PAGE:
Actions and results – after deep understanding of customers…
- Rewrote Putler’s website copy from scratch to focus on customers. The new website was super successful largely because of the copywriting. (More about the website redesign below..) I wrote it myself – didn’t hire external copywriter.
- Revised a lot of our email auto responders to help customers “get the job done” first.
- Added live chat to all websites. This was a huge step forward. (We use ConvertFox – it’s a marketing automation tool, a lot beyond chat.)
- Collected focused customer surveys within our WordPress plugins, and provided solutions based on user feedback quickly. Our WooCommerce Licensing and Serial Keys plugin witnessed an immediate sales boost when we implemented a new feature people wanted.
- This is counter intuitive – but changing our “no questions asked” 30 day refund policy to policy helped us serve customers better. Customers liked it so much that most people who asked for a refund ended up buying more things from us!
- We want to help people get their jobs done, as well as grow. We created 10x Workshop (Store Apps) and Mass Influence Workshop (Icegram) for this and had encouraging response.
- We continued improving user experience of our products. Putler has gone through lots of little iterations and big redesign. WooCommerce plugins saw tweaks and fixes – and a vastly easier licensing system. Icegram, Email Subscribers and Rainmaker saw gallery items, Pro offerings and better integration.
This list can go on.. As a matter of fact, customer avatars became foundation of a lot of work we did during the year. I kept referring to my avatars while writing an email, creating a new feature, responding to a support request.. Every step of the way.
- Developing authentic understanding of your ideal customer avatar is a foundation of success.
- Think about how you can align all aspects of your business to your avatars.
- Tiny changes can make a big difference.
3. Quest for best WordPress theme and revamping Putler’s website
I refresh designs on our sites every couple of years. I find a good WordPress theme, and build a child theme with a lot of customizations.
Wanting to avoid all that work, I outsourced an Intercom inspired redesign of Putler website in late 2016. It was the first design that highlighted Putler’s shift from desktop app to a web based SaaS.
We went live with the new site.
And it didn’t convert at all.
So I sat down to redo the site after all the customer avatar work in April.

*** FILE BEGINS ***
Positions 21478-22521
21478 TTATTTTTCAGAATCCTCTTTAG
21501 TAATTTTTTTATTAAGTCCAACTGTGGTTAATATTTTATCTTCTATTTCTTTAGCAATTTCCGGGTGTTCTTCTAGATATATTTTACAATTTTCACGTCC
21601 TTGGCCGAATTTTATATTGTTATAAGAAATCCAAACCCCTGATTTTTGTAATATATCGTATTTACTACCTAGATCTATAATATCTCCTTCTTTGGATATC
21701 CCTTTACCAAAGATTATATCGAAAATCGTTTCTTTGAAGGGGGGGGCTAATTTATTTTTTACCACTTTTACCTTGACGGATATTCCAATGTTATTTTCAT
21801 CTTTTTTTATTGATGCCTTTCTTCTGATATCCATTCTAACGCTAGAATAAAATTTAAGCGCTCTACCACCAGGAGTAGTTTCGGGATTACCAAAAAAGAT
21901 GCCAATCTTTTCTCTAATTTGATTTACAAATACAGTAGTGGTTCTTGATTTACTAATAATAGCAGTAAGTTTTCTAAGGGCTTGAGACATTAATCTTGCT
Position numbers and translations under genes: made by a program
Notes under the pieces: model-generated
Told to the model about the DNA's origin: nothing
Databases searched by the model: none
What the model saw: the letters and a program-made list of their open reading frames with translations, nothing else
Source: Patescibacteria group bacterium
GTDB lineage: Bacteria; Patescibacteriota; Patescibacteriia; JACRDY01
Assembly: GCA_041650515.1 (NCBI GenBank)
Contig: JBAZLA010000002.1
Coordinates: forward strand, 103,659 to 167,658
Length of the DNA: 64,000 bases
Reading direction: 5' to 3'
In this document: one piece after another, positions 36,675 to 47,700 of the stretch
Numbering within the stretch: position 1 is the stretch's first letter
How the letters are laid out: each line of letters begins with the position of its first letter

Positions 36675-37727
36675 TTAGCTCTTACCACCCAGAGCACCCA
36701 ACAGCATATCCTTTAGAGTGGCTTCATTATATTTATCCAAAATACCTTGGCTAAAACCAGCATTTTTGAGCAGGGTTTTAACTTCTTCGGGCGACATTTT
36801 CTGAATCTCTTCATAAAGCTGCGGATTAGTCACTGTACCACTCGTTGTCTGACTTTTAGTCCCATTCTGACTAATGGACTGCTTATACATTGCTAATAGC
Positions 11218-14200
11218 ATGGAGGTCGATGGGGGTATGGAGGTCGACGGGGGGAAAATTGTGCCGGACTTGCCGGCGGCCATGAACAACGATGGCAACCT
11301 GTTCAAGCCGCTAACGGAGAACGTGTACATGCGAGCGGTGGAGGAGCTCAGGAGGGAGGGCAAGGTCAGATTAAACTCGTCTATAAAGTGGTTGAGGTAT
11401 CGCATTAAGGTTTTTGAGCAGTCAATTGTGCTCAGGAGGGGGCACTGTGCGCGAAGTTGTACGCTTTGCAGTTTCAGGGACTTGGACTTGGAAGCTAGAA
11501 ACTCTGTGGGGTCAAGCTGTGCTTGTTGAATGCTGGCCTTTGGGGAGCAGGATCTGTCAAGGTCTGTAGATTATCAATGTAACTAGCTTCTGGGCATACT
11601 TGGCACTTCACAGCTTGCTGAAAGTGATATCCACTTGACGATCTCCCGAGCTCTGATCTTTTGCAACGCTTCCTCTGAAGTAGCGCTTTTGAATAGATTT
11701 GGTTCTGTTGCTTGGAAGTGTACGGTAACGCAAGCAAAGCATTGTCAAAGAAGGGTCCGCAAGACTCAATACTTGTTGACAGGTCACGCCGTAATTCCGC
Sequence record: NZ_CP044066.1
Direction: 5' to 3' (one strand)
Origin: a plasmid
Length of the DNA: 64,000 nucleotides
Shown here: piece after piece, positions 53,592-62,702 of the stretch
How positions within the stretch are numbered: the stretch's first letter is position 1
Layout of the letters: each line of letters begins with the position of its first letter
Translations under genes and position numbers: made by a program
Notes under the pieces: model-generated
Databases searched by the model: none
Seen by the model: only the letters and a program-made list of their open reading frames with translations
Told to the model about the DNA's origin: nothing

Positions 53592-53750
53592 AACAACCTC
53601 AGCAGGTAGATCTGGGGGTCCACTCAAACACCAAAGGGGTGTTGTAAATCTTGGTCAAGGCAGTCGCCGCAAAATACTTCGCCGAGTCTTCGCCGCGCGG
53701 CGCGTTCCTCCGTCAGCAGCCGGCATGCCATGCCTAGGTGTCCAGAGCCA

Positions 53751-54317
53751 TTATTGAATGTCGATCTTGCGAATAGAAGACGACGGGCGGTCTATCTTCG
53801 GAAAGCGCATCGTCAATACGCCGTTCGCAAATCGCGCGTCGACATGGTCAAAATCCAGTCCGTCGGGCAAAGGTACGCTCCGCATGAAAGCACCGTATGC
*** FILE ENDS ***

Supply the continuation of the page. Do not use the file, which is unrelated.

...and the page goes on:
I started hunting for the best WordPress theme.
I went through – what seemed like an endless journey of theme demos. After evaluating about 300 themes, I zeroed down to five best themes. (Yes, I looked at every decent theme – WordPress, ThemeForest, individual theme vendors… everywhere)
And a few trials later I nailed the best theme.
I won’t name it. You’ll soon know why…
Experiencing crap first hand
After finding the best WordPress theme, I even put aside my strong dislike for visual page builders – and started building the site.
I created four pages in a week. Then the visual editor bloat started killing my browser!
Sure, there are themes that sell a lot! But that doesn’t make them fit for your purpose. In many cases, you are best with a much simpler theme / framework.
The theme that had impressive demo content turned out to be a nightmare. It needed a lot of tweaks and settings. Lot of visual editor setup to get things right. Almost like building the site by hand.
I realized that’s how every other theme would turn out too – impressive demo content, too much work to get my own site up.
I gave up.
Data comes to the rescue…
What I did next, was a groundbreaking shift in my approach.
Instead of building the site top-down (from strategy and vision to individual pages), I went bottoms-up.
My team went through all the web analytics and user behavior data we had collected and tried to make sense of visitor expectations. Time spent, most visited pages, bounce rates, heatmaps, mouse movements, visitor flow, inbound traffic, conversions… everything.
We used a variety of tools:
- Hotjar: Heatmaps, conversion funnels, behavior tracking
- Heap Analytics: user behavior tracking and customer journeys
- SmartLook: to record user session videos
- Google Analytics
- And of course our own Putler